Art & Culture

Chainaki remains a beloved dish in northern Afghanistan

For many years, Chainaki has been a cherished and authentic dish among Afghans, particularly in the northern province of Kunduz.

Chefs in Kunduz, renowned for their expertise in national dishes, excel in preparing Chainaki. Pahlawan Habibullah, a prominent Chainaki chef in Kunduz city, reports that his restaurant often has no seating available due to high demand.

Chainaki is a hearty lamb stew featuring tomatoes, eggplants, potatoes, greens, and garlic, traditionally served in a teapot. The dish involves simmering cubes of lamb with onions, garlic, ginger, turmeric, coriander, celery, tomatoes, and cilantro in a teapot with water. Ideally cooked over a charcoal fire, the stew takes at least an hour to prepare.

In Kunduz, Habibullah, also known as Pahlawan Habib, starts his day early, preparing Chainaki that entices passersby with its aroma. Known for its special soup variation by the Turkmen community, Habib takes pride in a 28-year tradition passed down from his father.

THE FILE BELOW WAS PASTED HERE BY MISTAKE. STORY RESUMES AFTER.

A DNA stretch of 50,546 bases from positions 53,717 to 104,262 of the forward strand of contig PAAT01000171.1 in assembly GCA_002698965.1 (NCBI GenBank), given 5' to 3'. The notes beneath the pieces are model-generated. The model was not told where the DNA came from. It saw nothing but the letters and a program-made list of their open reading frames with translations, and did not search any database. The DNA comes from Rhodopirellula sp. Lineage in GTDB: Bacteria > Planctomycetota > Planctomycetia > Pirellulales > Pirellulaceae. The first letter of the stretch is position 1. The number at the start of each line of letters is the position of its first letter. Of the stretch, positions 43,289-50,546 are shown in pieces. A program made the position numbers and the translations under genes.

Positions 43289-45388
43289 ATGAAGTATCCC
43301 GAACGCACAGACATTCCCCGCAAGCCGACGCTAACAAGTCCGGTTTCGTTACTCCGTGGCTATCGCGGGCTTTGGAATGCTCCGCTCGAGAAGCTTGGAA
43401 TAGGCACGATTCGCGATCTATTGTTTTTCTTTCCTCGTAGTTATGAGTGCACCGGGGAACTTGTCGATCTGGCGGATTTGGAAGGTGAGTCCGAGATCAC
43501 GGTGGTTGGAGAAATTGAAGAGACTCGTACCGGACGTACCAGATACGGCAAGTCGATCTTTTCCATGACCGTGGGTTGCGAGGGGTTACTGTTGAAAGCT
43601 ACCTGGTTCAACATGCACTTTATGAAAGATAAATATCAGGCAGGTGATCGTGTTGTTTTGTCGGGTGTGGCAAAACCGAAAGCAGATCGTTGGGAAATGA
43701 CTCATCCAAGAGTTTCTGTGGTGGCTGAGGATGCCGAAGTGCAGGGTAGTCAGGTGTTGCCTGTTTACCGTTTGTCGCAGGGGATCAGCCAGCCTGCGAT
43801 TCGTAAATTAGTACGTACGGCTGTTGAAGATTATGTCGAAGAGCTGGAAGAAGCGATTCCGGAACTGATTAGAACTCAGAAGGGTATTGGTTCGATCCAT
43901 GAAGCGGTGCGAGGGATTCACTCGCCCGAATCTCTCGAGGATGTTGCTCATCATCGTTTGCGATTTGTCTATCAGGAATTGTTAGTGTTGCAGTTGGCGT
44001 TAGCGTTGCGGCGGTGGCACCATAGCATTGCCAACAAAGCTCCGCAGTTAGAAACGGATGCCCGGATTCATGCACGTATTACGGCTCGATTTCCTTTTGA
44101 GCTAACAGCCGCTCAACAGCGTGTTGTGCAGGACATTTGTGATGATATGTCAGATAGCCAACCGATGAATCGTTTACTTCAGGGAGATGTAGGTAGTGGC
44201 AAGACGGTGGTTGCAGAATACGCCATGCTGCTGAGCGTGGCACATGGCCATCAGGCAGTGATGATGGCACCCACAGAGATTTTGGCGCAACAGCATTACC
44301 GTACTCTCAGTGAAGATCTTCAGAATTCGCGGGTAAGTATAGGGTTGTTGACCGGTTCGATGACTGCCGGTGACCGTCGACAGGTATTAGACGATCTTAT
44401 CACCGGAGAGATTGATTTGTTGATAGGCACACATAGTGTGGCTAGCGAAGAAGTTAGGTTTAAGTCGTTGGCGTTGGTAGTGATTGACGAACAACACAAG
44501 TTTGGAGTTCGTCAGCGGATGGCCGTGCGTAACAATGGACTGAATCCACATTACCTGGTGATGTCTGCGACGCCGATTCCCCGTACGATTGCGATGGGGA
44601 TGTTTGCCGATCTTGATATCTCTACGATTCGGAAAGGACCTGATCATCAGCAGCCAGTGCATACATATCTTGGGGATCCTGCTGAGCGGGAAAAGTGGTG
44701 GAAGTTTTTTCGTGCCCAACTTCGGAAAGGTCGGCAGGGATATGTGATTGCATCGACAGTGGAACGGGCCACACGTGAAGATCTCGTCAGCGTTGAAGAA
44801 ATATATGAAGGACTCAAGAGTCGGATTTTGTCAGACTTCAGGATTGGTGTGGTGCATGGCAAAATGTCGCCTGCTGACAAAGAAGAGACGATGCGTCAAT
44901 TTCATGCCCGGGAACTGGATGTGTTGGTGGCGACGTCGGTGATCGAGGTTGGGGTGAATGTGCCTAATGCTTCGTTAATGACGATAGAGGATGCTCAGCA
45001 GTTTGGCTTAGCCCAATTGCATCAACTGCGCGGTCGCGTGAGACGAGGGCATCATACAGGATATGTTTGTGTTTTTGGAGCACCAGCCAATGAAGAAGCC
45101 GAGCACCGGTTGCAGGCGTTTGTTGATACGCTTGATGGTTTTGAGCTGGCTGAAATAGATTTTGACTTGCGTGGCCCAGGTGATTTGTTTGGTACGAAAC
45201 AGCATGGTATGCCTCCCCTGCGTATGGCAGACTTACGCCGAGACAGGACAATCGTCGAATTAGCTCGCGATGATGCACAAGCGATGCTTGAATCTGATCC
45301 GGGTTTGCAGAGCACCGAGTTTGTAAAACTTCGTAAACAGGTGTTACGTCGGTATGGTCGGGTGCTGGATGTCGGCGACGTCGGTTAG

Drawing in more than five hundred customers daily, the popularity of Chainaki in Kunduz is evident. Mohammad Naeem Musakhil, a local, notes the distinct pleasure of the Turkmen-prepared Chainaki, emphasizing the high demand and early sell-out times.

Residents, including the elderly, note Chainaki’s consistent presence in their diets, with increasing interest from younger generations. The crowded tea shops are a testament to the dish’s enduring appeal.

“I have been coming to this place for ten years; it’s especially busy in winter,” shared a Kunduz resident. Another local, Nurullah, highlighted the preparation time of three to four hours for the stew, advising early arrival to secure a serving.

This traditional culinary practice bridges past and present, maintaining a loyal following for Chainaki through its inviting warmth and flavor.